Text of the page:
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Deregistration at home country a must?

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mele123
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Deregistration at home country a must?

Postby mele123 » Fri, 01 Aug 2014 4:30 am

Dear all,

we will move to Singapore quite soon. Do you know whether it is necessary to be deregistered at the town hall at home in order to get
a) The Employment Pass
b) The Long Term Visiting Pass

Any idea?

Thank you and best regards,
mele123

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zzm9980
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Re: Deregistration at home country a must?

Postby zzm9980 » Fri, 01 Aug 2014 4:40 am

mele123 wrote:Dear all,

we will move to Singapore quite soon. Do you know whether it is necessary to be deregistered at the town hall at home in order to get
a) The Employment Pass
b) The Long Term Visiting Pass

Any idea?

Thank you and best regards,
mele123


No, not at all.

Do you know whether it is necessary to be deregistered at the town hall at home


Every country is different. Many countries have no concept of "registering" or "deregistering" at a "town hall" for their citizens. As such, Singapore doesn't care. Your big brother government may though.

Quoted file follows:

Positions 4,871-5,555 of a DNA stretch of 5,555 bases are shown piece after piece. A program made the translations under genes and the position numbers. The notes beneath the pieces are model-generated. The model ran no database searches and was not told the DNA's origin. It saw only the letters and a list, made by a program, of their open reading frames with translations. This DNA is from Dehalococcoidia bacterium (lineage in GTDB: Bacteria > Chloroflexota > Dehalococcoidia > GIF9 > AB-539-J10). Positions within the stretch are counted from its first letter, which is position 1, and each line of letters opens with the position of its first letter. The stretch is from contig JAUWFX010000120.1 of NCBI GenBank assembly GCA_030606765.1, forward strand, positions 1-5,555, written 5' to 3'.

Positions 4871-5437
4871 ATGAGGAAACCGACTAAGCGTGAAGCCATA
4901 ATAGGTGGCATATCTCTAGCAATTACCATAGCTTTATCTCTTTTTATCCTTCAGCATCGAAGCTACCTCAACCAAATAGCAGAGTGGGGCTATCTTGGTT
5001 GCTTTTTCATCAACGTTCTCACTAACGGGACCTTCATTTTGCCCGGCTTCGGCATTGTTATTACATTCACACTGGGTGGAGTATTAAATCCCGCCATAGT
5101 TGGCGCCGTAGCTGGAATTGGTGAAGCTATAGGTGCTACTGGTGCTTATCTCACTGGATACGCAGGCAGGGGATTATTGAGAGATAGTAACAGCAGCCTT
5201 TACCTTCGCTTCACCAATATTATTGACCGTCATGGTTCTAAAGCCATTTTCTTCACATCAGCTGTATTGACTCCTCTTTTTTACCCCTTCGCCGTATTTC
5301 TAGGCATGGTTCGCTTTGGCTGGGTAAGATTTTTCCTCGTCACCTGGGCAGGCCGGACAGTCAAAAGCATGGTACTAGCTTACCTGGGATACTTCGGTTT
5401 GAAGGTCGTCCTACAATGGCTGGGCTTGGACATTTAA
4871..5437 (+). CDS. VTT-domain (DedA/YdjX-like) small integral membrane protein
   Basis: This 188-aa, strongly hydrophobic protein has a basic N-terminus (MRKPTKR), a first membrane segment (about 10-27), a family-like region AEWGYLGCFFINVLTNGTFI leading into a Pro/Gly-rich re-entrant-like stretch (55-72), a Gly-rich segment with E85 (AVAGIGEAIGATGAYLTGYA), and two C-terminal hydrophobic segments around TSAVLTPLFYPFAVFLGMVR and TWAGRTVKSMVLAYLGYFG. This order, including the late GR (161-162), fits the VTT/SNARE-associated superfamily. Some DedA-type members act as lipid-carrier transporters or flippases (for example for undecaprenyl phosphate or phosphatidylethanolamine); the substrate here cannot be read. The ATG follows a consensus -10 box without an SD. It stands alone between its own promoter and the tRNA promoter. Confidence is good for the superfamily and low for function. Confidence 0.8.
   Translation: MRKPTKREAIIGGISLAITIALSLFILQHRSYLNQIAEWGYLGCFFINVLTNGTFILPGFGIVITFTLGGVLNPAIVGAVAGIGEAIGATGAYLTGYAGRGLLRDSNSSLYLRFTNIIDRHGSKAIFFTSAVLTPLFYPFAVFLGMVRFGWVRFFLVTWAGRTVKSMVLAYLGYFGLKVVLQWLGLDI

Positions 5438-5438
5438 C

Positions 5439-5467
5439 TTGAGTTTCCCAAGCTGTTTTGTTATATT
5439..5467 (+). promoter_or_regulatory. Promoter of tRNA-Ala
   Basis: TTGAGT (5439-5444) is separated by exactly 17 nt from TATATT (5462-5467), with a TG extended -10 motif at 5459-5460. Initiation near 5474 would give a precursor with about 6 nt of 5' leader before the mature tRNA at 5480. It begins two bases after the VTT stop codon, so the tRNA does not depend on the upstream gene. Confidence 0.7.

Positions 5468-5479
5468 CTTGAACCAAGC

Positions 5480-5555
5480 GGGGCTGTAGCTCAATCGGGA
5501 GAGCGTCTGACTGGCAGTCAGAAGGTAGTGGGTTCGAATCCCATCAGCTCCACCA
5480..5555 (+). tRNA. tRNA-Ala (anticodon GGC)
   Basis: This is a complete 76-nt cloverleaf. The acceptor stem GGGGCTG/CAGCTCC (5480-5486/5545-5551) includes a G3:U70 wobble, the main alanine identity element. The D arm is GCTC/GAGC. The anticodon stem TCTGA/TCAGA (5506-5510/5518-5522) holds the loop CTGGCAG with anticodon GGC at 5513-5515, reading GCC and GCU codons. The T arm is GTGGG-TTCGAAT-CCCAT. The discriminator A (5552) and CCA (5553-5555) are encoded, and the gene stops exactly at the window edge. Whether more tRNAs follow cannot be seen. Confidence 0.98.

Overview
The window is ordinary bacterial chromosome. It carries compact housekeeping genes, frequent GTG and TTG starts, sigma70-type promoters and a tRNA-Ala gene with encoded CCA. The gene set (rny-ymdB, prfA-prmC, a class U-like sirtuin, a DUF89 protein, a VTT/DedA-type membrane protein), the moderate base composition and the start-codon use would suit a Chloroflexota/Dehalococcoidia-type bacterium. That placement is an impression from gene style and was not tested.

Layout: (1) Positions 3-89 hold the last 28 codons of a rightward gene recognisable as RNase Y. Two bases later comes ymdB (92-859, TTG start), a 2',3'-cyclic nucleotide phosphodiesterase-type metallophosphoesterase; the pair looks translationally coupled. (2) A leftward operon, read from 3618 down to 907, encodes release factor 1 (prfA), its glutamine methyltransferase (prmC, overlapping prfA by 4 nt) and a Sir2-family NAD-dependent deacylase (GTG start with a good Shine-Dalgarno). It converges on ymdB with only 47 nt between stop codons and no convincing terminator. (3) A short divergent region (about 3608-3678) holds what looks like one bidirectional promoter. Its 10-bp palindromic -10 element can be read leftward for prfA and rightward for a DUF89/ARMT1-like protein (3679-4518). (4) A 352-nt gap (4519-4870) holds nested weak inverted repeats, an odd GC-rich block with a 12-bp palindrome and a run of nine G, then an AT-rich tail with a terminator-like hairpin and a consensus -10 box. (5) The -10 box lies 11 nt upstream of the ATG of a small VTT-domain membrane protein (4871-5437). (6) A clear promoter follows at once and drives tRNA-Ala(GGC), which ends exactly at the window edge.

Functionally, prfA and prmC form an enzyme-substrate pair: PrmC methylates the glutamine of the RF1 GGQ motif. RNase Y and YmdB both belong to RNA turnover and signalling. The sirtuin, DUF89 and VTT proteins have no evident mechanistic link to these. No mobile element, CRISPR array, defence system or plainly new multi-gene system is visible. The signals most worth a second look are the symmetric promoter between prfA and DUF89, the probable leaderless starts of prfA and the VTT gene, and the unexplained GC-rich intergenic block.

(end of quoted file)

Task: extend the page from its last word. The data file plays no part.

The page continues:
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Max Headroom
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Postby Max Headroom » Fri, 01 Aug 2014 9:06 am

OP, it helps if you tell us which country you hail from. Because, yes, each country applies its own laws on this.

I know that for some European countries any overseas stay longer than 6 months requires delisting. But it may not be quite as black and white as this eh.

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Postby AngMoG » Fri, 01 Aug 2014 10:29 am

Whether or not it is required in your home country, it may have some side effects if you do / do not de-register.

For example, from my own experience: For Germany, it is not, strictly speaking, required to de-register. However:
- If you de-register, you can vote overseas. If you stay registered, you would receive your voting papers in your registered address.
- If you stay registered, you would pay an additional fee if you want to have a passport renewed overseas.
- If you de-register, any change in status (marriage, divorce) would be registered with the Berlin town hall through the embassy. If you stay registered, your town hall of registry will need to be contacted directly, the embassy will not get involved afaik.

Overall, you country may treat you "as if you are still living there" if you do not de-register. Meaning papers may go to the registered address, you have to deal with the local government offices instead of the embassy, and you would not necessarily be treated as "overseas living" if you go to an embassy abroad.

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JR8
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Postby JR8 » Fri, 01 Aug 2014 10:40 am

For UK citizens, you DO want to tell the Inland Revenue that you have left and are Non-Resident for tax purposes.

mele123
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Postby mele123 » Fri, 01 Aug 2014 1:01 pm

Tranks for your answers. It is indeed Germany where I am coming from.